It looks like this coming weekend is going to be THE best time for UK skywatchers to look for Comet Lovejoy. Just as the comet is at its closest to us, and showing off its tail to us at at the best angle, a cold spell is about to begin, and clear, frosty skies are forecast for most of the UK for the next few nights, and with no Moon in the way to drown out the comet, so all those things considered this really could be the best chance we get to see it.
Ok, so what will you need to find and enjoy Comet Lovejoy over the next few nights?
First of all, as is the case with trying to look at anything in the night sky, if it’s at all possible you want to be somewhere away from streetlights and tall buildings, because both will block your view of the sky and of the comet. If you try and look for the comet from somewhere with lots of artificial lights then you’re really going to struggle, your sky will be so bright. And of course those tall buildings could physically hide the comet. So, if you possibly can, get to somewhere with a “big” sky – or at least a good view of the southern sky – and away from those pesky lights. Out of town, into the countryside is best – find a quiet lay-by, or a farm gateway – but if you’re unable to do that then try to get to a park or a school playing field. You’ll be amazed by the difference.
Secondly, I strongly – STRONGLY – advise you to have a pair of binoculars handy this weekend, because although the comet is now visible to the naked eye through binoculars it will look brighter, bigger and clearer. Its subtle green colour will be enhanced through binoculars too, and you’ll be able to see its faint tail. So seriously, if you go out comet hunting take some binoculars with you. You’ve probably got a pair stuck in a box in the garage or loft, or under the stairs anyway, so use them! And if you don’t have a pair of your own, borrow some.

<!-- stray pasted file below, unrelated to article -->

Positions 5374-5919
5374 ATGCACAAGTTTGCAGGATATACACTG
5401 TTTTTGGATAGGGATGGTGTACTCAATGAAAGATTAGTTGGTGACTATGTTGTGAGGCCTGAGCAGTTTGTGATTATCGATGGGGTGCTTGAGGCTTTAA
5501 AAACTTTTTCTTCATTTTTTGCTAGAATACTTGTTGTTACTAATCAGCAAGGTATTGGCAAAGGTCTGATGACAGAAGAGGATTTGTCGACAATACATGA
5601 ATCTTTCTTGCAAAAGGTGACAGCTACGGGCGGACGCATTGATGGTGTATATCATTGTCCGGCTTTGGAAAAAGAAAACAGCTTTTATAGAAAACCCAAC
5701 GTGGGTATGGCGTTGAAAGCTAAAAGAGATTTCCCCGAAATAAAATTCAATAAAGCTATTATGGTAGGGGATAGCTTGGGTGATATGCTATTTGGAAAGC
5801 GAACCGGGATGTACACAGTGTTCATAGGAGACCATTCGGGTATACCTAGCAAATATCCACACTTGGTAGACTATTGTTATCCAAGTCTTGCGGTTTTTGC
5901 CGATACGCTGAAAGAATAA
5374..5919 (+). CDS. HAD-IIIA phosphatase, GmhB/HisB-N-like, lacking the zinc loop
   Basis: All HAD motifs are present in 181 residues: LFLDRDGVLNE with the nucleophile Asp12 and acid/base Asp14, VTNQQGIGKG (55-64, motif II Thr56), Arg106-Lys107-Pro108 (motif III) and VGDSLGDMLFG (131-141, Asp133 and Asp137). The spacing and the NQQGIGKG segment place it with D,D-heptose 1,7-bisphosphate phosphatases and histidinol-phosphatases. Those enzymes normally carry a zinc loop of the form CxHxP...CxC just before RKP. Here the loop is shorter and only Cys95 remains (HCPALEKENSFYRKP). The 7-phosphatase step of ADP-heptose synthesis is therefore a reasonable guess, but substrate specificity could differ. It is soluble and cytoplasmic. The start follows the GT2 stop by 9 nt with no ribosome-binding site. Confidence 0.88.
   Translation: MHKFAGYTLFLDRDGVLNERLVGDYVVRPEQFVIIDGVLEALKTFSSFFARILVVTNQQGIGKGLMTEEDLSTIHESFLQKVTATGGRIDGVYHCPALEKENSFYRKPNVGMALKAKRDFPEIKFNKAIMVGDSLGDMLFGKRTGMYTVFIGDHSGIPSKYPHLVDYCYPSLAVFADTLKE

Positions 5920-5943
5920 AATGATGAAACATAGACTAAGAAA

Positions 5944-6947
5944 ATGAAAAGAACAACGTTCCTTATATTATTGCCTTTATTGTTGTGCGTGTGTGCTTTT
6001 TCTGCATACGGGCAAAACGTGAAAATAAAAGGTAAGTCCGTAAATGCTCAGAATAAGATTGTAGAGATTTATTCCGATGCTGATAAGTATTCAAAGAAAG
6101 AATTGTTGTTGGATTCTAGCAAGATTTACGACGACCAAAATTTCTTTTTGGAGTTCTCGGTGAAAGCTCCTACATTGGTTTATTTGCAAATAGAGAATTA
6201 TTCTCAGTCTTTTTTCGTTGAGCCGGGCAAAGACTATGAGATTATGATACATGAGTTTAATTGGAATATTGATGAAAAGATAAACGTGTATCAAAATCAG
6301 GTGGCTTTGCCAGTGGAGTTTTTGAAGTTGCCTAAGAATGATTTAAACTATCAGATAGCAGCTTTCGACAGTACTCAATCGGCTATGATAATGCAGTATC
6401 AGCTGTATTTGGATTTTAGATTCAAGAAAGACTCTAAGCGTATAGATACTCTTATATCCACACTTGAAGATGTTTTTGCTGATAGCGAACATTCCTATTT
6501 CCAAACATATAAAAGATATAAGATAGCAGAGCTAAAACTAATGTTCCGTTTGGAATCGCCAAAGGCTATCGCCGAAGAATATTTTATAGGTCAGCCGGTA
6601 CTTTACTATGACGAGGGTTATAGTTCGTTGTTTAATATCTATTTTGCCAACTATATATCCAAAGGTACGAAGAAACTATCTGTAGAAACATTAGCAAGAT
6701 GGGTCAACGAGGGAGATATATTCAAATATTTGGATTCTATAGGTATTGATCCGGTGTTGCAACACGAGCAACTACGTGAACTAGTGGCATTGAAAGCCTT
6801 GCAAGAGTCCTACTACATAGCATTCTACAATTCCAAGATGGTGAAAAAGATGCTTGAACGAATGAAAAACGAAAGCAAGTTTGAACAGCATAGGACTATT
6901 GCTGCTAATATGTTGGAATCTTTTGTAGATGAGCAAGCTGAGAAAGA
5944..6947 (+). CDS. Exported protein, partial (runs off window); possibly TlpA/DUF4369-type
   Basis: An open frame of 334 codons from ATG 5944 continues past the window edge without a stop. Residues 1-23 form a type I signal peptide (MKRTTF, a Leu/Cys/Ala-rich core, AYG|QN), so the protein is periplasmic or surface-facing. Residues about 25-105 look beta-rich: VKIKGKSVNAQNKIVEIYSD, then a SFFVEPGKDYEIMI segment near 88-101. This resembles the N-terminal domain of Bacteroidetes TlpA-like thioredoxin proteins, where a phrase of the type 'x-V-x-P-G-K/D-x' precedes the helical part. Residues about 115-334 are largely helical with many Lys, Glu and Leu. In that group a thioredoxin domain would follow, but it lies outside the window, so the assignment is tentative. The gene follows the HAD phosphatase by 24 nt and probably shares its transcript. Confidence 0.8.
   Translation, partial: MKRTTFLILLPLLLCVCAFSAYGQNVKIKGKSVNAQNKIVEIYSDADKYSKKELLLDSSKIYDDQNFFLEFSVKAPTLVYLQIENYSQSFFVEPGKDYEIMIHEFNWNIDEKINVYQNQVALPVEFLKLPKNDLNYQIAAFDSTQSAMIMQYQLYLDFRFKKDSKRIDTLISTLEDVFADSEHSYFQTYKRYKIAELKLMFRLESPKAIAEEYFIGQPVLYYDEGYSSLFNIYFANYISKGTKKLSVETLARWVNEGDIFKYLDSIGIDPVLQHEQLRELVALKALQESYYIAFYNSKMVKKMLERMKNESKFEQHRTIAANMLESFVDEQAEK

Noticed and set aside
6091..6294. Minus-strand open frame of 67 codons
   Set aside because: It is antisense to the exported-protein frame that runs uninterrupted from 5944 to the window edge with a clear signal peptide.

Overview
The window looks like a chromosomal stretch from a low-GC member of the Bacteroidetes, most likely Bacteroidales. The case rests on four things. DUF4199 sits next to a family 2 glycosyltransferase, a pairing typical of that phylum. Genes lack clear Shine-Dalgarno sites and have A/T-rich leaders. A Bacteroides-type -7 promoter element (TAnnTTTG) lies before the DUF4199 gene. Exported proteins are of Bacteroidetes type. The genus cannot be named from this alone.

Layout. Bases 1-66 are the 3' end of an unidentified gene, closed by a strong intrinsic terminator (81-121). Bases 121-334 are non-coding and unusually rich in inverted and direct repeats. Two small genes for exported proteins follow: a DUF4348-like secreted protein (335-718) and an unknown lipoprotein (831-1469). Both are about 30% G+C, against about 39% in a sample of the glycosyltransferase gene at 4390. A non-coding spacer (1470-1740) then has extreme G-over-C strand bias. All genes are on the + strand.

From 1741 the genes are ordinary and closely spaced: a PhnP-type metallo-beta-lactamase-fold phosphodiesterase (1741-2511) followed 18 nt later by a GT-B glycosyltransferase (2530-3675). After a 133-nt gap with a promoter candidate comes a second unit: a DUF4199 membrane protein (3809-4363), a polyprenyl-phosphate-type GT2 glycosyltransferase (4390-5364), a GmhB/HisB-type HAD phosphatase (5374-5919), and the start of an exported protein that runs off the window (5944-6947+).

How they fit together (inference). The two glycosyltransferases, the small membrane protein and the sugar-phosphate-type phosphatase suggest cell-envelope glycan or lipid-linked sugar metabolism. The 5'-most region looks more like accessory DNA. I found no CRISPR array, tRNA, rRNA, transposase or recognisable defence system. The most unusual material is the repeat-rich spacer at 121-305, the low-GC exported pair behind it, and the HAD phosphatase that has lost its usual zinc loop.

Finally, wrap up warm – coat, hat, scarf, the works! It’s going to be perishing cold tonight, and you’re going to be out in the open for a while, not moving about much, so dress appropriately.
To recap, this should be you when you go comet-hunting over the coming weekend…
Ok, that’s where you want to be, what you will need to have with you, and how to dress … where will the actual comet be in the sky?
Right, first of all, don’t worry about finding the comet – it’s going to be easy! No, it is, trust me on this. Often comets are hard to find, because they’re very faint and lurking in unremarkable areas of the sky. But Lovejoy is a naked eye object, and it is in an area of the sky that is almost ridiculously easy to find – close, in fact, to one of the most famous groups of stars in the sky! And because there’s no Moon you will be able to see the comet in all its glory. 🙂
So, let’s get started. First of all you need to be looking for a pattern of stars called “ORION”. If you have ANY interest in the night sky at all you will already have seen Orion because it has a very distinctive shape – it looks like an hourglass – and has a very distinctive line of three stars at its centre, known famously as “Orion’s Belt”. Orion is the key to finding Comet Lovejoy, not just this weekend but for the forseeable future, so once you’ve found it that’s most of the hard work done. The most obvious thing in the sky in that direction (apart from the Moon!) is a short line of three blue stars, all about the same brightness. This is actually a very famous feature in the sky – “Orion’s Belt”, and it forms part of, surprisingly, the constellation of Orion. Once you’ve found Orion’s Belt you’re halfway to finding the Comet!